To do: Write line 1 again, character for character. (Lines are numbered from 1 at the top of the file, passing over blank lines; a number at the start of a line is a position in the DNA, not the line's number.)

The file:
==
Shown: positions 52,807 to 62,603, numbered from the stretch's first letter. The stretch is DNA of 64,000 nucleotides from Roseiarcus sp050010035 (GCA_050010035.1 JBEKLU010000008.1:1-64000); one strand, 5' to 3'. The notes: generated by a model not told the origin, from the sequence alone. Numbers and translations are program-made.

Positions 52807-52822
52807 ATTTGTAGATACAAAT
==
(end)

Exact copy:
Shown: positions 52,807 to 62,603, numbered from the stretch's first letter. The stretch is DNA of 64,000 nucleotides from Roseiarcus sp050010035 (GCA_050010035.1 JBEKLU010000008.1:1-64000); one strand, 5' to 3'. The notes: generated by a model not told the origin, from the sequence alone. Numbers and translations are program-made.